References

Advanced Life Support Group. 2014. http://www.alsg.org/uk/MOET (accessed 20 May 2014)

: American Academy of Family Physicians; 1993

American Academy of Family Physicians. 2014. http://www.aafp.org/about/initiatives/also.html (accessed 20th May 2014)

Baxley G, Gobbo R Shoulder Dystocia. Am Fam Physician. 2004; 69:(7)1707-14

London: Maternal and Child Health Research Consortium; 1998

Gherman RB, Ouzonain JG, Goodwin TM Obstetric maneuvers for shoulder dystocia and associated fetal morbidity. Am J Obstet Gynecol. 1998; 178:1126-30

Gherman RB Shoulder dystocia: an evidence-based evaluation of the obstetric nightmare. Clin Obstet Gynecol. 2002; 45:345-62

Jenkins L Managing shoulder dystocia: Understanding and applying RCOG guidance. British Journal of Midwifery. 2014; 22:(5)318-24

Lewis P The Advanced Life Support in Obstetrics Course. Modern Midwife. 1996; 6:(12)17-9

Lewis P, Dodd P Shoulder Dystocia -Drill or Drama?. Modern Midwife. 1997; 7:(11)11-2

Lewis DF, Edwards MS, Asrat T, Adair CD, Brooks G, London S Can shoulder dystocia be predicted? Preconceptive and prenatal factors. J Reprod Med. 1998; 43:654-8

PROMPT Maternity Foundation. 2014. http://www.promptmaternity.org (accessed 20 May 2014)

Resnick R Management of shoulder dystocia girdle. Clin Obstet Gynecol. 1980; 23:559-64

London: RCOG; 2012

Discourse on dystocia: A much needed professional dialogue

02 June 2014
9 min read
Volume 22 · Issue 6

When I first read the recent article in the May issue of BJM on ‘Managing shoulder dystocia: understanding and applying the RCOG guidance’ (Jenkins, 2014), I was immediately engaged and interested in the identified problem and the innovative approach taken to resolve it. I wanted to know what this author, Louise Jenkins had to say on the subject. It was, in my view, an exemplar as to how a midwife teacher in this case, could take a subject that her students were finding difficult and de-construct it in a manner which drew on recent authoritative guidance (Royal College of Obstetricians and Gynaecologists (RCOG), 2012), ending up with a modification that not only highlighted important aspects of the initial HELPERR mnemonic based approach (Baxley and Gobbo, 2004), but broadened general understanding and insight in to what can be a terrifying and devastating event. In placing this in the context of her student's learning, she provided a comprehensive overview of the professional advice available, the process of managing a shoulder dystocia, and the impact and long term implications for both mother and baby. Overall, a brilliant and well-written professional article, which I have no doubts will enhance not only the learning of Louise's students, but midwives in general.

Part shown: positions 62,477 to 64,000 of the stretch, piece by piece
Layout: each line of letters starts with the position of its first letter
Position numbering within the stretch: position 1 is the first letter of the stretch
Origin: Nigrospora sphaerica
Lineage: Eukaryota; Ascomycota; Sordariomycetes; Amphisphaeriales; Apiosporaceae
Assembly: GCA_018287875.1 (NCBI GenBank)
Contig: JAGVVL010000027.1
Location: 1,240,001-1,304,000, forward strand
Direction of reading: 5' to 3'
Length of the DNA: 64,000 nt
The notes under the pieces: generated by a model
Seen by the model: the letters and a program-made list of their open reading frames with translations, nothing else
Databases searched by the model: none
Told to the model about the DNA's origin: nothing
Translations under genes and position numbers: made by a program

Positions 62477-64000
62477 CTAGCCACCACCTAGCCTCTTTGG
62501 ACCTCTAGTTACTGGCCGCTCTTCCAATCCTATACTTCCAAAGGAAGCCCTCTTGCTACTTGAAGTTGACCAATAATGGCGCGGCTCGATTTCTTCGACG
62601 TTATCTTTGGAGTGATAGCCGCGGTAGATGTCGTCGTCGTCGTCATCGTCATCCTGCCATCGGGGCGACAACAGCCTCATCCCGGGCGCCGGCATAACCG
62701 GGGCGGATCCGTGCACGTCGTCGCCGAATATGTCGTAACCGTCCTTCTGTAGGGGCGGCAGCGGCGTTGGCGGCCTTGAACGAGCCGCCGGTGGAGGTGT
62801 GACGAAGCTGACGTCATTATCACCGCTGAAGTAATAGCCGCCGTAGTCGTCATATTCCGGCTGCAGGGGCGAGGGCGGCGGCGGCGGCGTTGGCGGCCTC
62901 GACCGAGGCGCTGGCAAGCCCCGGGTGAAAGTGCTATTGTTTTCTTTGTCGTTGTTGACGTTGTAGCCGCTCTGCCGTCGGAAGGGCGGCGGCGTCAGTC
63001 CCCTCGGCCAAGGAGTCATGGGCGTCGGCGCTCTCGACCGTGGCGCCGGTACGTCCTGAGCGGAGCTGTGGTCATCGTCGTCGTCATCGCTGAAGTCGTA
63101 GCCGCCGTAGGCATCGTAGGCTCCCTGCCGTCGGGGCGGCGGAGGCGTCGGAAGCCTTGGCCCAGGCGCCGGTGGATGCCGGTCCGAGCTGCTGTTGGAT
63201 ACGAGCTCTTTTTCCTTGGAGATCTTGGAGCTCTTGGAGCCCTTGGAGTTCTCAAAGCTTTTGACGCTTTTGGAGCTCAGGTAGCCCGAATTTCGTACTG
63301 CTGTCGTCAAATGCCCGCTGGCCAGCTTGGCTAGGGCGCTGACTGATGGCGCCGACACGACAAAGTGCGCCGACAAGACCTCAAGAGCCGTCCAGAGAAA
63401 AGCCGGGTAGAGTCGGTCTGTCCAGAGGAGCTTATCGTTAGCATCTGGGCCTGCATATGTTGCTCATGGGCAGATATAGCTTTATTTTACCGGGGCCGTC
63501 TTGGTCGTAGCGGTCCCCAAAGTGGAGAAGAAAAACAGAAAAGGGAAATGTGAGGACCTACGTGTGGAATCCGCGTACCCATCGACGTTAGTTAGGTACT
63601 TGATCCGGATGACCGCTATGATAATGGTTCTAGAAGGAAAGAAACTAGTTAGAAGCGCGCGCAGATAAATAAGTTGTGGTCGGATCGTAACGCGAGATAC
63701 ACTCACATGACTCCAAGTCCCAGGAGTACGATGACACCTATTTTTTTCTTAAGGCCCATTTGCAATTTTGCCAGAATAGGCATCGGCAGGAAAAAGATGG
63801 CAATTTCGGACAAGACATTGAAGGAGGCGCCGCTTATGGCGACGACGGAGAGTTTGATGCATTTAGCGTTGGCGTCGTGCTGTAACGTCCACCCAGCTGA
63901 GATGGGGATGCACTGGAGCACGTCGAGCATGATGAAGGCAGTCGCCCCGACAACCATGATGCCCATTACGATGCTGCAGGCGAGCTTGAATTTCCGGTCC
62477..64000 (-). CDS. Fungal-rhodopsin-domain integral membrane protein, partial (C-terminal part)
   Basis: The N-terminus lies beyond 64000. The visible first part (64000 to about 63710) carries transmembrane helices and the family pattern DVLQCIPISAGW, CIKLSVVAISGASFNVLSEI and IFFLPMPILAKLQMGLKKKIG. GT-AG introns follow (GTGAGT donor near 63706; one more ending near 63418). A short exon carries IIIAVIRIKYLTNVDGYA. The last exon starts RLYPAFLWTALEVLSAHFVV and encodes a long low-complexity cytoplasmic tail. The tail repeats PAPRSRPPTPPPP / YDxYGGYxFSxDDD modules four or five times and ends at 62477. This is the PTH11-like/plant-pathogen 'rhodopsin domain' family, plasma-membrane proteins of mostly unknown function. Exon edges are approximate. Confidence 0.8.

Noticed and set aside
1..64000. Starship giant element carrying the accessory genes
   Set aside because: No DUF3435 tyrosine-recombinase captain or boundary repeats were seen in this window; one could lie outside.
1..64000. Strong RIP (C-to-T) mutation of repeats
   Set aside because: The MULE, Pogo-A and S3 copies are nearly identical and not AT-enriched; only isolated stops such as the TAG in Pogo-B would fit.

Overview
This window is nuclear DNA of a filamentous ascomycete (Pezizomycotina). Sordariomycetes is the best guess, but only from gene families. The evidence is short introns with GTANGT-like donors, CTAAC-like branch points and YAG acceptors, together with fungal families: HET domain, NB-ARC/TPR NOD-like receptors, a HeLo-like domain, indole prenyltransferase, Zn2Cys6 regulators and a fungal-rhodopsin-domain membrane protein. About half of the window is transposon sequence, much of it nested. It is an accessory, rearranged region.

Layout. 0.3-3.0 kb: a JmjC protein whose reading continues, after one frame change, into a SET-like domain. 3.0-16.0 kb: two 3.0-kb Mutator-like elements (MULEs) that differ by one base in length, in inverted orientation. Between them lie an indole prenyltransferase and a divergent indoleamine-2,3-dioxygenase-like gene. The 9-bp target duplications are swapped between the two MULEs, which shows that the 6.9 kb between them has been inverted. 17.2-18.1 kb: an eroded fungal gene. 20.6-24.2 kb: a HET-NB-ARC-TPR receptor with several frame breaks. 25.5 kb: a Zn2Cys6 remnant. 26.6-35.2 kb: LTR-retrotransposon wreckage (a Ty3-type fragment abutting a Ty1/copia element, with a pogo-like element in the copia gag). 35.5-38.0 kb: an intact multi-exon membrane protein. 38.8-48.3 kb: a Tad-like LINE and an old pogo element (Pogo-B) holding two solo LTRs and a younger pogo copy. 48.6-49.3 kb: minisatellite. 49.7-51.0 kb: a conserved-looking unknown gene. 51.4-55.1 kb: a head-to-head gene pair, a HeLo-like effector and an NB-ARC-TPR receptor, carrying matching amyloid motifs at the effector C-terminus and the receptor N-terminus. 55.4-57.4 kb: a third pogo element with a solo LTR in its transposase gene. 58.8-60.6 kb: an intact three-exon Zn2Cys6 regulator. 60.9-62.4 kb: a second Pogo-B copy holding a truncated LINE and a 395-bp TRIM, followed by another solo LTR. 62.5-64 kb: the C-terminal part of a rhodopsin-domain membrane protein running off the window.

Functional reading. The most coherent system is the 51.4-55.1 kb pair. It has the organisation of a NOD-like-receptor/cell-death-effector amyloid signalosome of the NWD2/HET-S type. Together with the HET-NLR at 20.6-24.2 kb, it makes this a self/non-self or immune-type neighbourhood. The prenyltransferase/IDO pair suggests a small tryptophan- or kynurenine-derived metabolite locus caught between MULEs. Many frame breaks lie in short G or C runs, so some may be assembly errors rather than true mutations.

Register now to continue reading

Thank you for visiting British Journal of Midwifery and reading some of our peer-reviewed resources for midwives. To read more, please register today. You’ll enjoy the following great benefits:

What's included

  • Limited access to our clinical or professional articles

  • Unlimited access to the latest news, blogs and video content

  • Monthly email newsletter